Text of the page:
Coaches back Ashton

A trio of highly-respected coaches have joined forces to condemn the decisions of Lawrence Dallaglio and Mike Catt to publicly criticise England coach Brian Ashton’s performance at the World Cup.

Former England coach Andy Robinson, ex-Scotland and British & Irish Lions coach Ian McGeechan and Bristol director of rugby Richard Hill claimed that the dressing room bond of loyalty should be strictly observed, even when players publish autobiographies.

Ashton is not the only coach to have been heavily criticised in recent days.

Wales’ most-capped player Gareth Thomas has also weighed in to former national coaches Mike Ruddock and Graham Henry in parts of his book.

“There’s a lot that happens within a team and there’s a process that you develop. Rugby is the greatest team game you can play and leadership is vital within that,” Edinburgh director of rugby Robinson said at the Heineken Cup launch in Cardiff.

“There will be times when you needle each other, times when you’re going to be cuddling each other and times when you’re going to have disagreements.

“There will be times you’ll make mistakes and times you’ll do really well and all those aspects have got to stay within the camp.

“That’s part of the bond of being part of a team, in my opinion. It’s part of being nuclear as a team. Having disagreements is part of it.

“I very rarely criticised England players in the press. I don’t think I’ve ever done that and I won’t. It’s part of a coach’s job and you can do it face-to-face, one-on-one, but I don’t think people should be making statements out of that scenario.

“Team-ship is a bond that you have and it’s vital you are trustworthy to everybody and to me the bag man is as important within a team as the chief executive, to the head coach, the goal-kickers and everybody.”

Former England captain Hill was in agreement with Phil Vickery’s defence of Ashton.

“I would endorse what Phil Vickery has said about Brian Ashton. A lot of things go on in rugby clubs and he made a very important point,” Hill said.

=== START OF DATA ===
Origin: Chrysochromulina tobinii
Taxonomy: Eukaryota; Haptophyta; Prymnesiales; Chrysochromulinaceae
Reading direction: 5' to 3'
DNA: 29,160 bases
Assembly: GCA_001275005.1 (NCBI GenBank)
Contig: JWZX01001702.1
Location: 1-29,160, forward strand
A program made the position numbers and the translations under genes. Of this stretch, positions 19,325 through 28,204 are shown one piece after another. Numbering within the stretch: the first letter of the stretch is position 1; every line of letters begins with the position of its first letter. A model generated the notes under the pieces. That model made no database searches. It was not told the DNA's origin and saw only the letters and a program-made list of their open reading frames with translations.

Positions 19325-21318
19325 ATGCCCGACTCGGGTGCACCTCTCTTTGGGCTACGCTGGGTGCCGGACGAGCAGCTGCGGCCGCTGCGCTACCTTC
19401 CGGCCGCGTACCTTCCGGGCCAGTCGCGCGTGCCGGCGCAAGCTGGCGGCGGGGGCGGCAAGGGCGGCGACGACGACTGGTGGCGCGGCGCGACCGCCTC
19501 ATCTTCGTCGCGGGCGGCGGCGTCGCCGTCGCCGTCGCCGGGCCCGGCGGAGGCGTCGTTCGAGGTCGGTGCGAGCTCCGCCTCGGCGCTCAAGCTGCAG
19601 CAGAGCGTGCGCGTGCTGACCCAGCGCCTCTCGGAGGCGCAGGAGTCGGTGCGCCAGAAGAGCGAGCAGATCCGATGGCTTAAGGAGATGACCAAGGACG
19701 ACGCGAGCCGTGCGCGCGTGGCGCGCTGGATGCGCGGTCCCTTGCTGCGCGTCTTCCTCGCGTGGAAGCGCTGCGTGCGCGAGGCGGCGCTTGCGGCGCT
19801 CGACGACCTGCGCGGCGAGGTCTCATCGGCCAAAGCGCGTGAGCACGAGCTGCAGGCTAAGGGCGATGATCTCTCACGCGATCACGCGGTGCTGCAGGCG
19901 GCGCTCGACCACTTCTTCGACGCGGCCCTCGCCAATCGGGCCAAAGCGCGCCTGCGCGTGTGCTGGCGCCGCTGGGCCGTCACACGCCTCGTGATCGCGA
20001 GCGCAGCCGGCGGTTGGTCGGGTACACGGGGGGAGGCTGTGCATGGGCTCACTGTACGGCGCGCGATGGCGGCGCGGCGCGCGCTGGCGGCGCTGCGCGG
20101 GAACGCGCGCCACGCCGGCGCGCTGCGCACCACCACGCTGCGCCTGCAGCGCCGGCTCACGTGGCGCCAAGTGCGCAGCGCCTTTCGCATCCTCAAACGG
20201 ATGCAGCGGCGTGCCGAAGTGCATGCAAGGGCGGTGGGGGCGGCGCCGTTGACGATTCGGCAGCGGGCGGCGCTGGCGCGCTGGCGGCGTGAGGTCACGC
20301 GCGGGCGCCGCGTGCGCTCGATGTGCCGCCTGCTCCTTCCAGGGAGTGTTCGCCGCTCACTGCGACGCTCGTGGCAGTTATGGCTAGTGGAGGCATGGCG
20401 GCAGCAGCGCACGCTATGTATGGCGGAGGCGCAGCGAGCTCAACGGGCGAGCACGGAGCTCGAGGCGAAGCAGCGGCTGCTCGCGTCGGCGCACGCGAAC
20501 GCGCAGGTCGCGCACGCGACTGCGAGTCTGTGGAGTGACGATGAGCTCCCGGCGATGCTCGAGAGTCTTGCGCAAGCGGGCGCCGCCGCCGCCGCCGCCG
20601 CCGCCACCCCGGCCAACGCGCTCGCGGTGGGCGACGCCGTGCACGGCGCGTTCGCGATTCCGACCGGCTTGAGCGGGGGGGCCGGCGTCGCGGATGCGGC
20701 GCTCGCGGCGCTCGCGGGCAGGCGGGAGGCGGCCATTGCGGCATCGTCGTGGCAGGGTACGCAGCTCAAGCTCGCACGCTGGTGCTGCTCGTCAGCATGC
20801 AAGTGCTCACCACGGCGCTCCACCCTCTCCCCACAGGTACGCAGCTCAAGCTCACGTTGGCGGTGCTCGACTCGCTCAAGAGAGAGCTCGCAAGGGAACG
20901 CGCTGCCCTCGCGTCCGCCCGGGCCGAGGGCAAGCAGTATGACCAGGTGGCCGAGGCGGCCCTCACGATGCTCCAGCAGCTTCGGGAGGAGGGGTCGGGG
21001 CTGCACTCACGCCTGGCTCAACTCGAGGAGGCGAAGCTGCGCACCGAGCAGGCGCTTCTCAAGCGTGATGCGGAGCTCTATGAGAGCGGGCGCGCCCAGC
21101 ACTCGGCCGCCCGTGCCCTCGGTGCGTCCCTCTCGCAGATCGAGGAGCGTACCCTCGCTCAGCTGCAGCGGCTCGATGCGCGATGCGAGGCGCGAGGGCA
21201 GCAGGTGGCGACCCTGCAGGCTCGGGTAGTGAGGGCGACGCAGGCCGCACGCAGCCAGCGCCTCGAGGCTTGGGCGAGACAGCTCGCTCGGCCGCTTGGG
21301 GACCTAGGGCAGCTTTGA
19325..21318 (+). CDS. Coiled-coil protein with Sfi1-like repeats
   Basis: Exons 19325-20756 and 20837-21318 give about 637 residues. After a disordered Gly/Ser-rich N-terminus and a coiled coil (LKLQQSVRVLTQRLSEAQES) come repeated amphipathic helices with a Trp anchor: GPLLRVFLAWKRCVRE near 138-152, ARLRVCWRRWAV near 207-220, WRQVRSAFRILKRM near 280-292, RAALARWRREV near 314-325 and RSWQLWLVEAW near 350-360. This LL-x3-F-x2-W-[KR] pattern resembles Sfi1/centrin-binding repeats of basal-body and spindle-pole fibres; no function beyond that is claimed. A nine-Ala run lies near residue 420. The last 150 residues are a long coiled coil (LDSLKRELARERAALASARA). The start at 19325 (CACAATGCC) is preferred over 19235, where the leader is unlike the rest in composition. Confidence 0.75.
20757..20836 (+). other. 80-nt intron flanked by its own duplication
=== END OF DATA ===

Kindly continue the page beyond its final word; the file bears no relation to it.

“As an example, we’ve got 54 players at Bristol and you can never keep that number happy.

“And you can never keep the whole World Cup squad happy because everyone wants to play in the starting XV and even in that starting line-up they will have ideas about how they want to play or get their involvement in the game.

“They may not like the fact the coach is telling them, ‘you’re not going to be doing this’, but you have to respect what the coach says and go along with it.

“It is always a bit disappointing to see players piping up and showing a bit of disloyalty to what goes on behind closed doors. What happens behind closed doors has to be kept behind them and not be for public consumption.

“Unfortunately, an autobiography lends itself to a few home truths. It’s a shame when it happens in sport, particularly when a team has done really well.

“It is disappointing and I think I share the views of most people who believe it’s not the right way to go about it.

“Sometimes things get taken out of context and Mike Catt has now come out and supported Brian Ashton and said he should get a contract to the next World Cup.

“It’s a shame all this has come out at a time when the general perception of the English public is what a fantastic achievement it has been to go from where they were nine months ago to where they are now.

“The perception on the outside is that Brian has done a brilliant job to take a squad that was a bit of a shambles to the World Cup final. On the face of it, to the average punter that is a fantastic thing to have done.

“Why go and spoilt it and prick that little bubble with one or two comments? People have to understand that things like that always go on in rugby clubs.

“When you get 30 players who are full of testosterone, have strong opinions and ar

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